A research project led by London Met’s George Fereday which offers sustainable, low-cost solutions to UK construction, will be showcased at the major climate conference COP26.
Date: 8 October 2021
The 'HomeGrownHouse' project developed by London Met's Associate Professor George Fereday is set to feature at COP26 - a major climate change conference run by the United Nations. The conference will bring together global leaders to advance carbon emissions reduction targets, with the aim of finding ways to reach net zero by the middle of the century.
Fereday's research stands to transform the way we think about timber building and sourcing of timber in the UK, by developing concepts for sustainable, low-cost, prefabricated housing made from locally grown hardwood , such as coppiced Sweet Chestnut.
The HomeGrownHouse project will be highlighted at the Green Zone at COP26 , which will see youth groups, civil society, academia, artists, business from across the UK and all over the world hosting events, exhibitions, cultural performances, workshops and talks.
The project was recently featured on the front cover of the Timber Trade Journal where Fereday argues that the UK is missing opportunities to use local timber in its new buildings and falling behind on sustainability as a result. He points to Sussex and Kent which have among the highest numbers of new start building projects in the country, alongside the most regional abundance of coppiced sweet chestnut; but says this locally available timber is rarely used in buildings.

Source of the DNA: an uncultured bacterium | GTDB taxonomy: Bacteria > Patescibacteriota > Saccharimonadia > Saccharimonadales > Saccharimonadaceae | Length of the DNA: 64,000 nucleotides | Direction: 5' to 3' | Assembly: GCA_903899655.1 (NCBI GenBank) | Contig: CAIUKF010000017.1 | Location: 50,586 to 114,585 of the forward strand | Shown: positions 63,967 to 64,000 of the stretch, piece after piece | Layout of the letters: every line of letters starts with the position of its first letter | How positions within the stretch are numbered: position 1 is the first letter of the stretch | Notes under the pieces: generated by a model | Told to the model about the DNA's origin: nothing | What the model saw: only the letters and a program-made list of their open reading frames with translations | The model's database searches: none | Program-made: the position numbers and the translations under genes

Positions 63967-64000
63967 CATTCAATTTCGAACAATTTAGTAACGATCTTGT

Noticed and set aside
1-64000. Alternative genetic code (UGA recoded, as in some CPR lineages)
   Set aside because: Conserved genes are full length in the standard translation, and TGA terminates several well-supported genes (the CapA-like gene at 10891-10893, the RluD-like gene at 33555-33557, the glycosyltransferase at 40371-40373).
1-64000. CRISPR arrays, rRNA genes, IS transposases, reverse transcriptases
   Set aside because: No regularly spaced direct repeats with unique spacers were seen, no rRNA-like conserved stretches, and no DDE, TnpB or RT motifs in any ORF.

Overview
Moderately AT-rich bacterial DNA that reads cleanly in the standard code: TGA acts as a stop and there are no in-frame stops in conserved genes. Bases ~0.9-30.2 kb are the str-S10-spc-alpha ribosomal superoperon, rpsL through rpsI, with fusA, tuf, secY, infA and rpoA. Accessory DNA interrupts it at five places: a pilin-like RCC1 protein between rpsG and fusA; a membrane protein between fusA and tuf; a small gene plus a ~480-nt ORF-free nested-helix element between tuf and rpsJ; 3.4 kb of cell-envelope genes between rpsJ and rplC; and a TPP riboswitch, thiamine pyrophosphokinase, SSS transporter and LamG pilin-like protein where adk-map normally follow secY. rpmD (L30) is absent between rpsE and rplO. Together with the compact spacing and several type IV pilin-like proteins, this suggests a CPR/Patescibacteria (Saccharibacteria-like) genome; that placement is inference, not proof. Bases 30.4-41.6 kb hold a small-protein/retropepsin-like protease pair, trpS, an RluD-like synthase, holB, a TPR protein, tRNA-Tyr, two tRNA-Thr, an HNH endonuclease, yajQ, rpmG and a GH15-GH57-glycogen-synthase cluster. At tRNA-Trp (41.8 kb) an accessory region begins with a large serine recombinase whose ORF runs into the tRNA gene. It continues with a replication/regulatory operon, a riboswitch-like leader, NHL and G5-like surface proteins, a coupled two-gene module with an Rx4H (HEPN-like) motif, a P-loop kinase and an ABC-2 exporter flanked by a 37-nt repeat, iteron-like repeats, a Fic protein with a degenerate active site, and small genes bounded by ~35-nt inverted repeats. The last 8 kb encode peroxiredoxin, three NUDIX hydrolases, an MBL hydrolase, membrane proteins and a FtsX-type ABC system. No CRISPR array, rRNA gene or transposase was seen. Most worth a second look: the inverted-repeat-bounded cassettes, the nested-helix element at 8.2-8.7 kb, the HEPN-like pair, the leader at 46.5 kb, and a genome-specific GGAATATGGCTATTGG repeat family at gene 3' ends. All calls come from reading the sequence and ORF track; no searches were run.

"The UK imports 80% of its wood products and rates of woodland management in Britain are low, with only 59% of UK woodlands under active management," he writes.
"Many formerly coppiced woodlands have fallen out of regular harvest cycles, are more prone to diseases and pests, and contain a mixture of small, medium and large diameter trees with few markets."
The HGH Project addresses these issues by designing building components specifically with a range of small, medium and large diameter roundwood in mind.
He continues, "We designed this 'kit of parts' for disassembly and re-use and all cut components were sawn efficiently to reduce waste during milling. This low-waste, high yield philosophy means the components are cost-competitive with traditional imported alternatives."
The kit-of-parts was exhibited in June this year on the Birling Estate in north Kent, situated within the coppice woodland from where the material was harvested.
But sustainability isn't the only benefit of using locally grown chestnut in British construction, Fereday writes; "Coppice forestry also creates skilled rural jobs. By designing in a way that links forestry practices, ecology and construction from the outset, the HGH project has forged new connections that contribute to a holistic, sustainable and local timber supply chain."
Photo credit: Stephen Blunt, London Met